“TikTok is a potential counterintelligence threat we cannot ignore,” two senior US senators wrote last year.
India — where TikTok is also wildly popular — recently blocked the platform on national security grounds following a deadly border clash between its soldiers and Chinese forces.
TikTok staunchly denies snooping allegations.
“We have never provided user data to the Chinese government, nor would we do so if asked,” a spokesman said on Wednesday.
TikTok has also faced questions on whether it hides videos from Hong Kong’s protests to appease the Chinese government.
Searches this week on TikTok for #democracy and #independence in Hong Kong came up with no videos, according to AFP research.
However some hashtags, including #nationalsecuritylaw and #HongKongindependence, did produce results.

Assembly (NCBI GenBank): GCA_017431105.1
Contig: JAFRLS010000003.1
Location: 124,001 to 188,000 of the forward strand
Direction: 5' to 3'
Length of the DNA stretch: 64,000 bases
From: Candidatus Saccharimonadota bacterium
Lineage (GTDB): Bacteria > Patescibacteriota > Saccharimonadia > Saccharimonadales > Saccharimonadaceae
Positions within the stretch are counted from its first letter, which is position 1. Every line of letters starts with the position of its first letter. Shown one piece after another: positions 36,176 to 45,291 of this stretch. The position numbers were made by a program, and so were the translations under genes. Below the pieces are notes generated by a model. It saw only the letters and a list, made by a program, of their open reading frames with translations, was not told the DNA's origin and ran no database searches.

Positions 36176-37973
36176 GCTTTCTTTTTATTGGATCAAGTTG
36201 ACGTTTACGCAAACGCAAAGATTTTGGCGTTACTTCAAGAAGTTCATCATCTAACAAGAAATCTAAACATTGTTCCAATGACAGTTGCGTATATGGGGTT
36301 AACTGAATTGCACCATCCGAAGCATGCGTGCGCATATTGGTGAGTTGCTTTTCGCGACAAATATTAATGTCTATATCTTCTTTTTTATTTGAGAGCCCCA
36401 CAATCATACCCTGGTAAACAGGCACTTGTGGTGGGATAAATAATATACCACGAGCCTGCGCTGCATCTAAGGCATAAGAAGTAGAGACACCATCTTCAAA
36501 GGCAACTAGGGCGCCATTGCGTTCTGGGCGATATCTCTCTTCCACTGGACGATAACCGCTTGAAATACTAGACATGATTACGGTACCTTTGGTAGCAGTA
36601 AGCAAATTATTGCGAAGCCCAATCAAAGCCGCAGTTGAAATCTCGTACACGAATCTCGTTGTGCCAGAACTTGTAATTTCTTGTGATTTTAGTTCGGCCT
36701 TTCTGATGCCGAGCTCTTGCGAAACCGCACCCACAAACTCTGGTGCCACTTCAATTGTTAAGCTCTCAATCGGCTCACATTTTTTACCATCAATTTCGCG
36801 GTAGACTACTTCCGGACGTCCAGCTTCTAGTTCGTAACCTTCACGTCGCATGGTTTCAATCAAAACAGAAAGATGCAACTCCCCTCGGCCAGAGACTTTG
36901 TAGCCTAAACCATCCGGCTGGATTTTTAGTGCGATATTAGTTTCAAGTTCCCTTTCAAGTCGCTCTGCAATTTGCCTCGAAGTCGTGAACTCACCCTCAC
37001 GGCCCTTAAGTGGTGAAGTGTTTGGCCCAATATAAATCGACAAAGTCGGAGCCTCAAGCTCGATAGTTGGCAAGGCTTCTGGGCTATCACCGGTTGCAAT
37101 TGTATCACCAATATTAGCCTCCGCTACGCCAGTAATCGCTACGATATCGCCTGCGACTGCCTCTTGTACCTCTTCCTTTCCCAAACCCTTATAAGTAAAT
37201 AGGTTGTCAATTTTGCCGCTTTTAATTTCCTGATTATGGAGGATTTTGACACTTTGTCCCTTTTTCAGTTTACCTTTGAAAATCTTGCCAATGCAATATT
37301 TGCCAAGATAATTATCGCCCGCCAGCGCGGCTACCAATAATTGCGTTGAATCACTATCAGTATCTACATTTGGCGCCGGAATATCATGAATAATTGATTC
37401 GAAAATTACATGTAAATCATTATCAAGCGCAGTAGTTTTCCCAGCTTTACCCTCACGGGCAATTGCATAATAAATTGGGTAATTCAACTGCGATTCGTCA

A Tiktok spokesman denied any censorship.
“To be clear, we have no restrictions on political content, unless it violates our community guidelines, such as hate speech,” the spokesman told AFP on Wednesday.
“We do not remove videos on the basis of content negative toward China, including Hong Kong protest content.”
With TikTok’s future depending much more on factors outside Hong Kong and mainland China, its withdrawal from the territory could turn out to be a PR coup.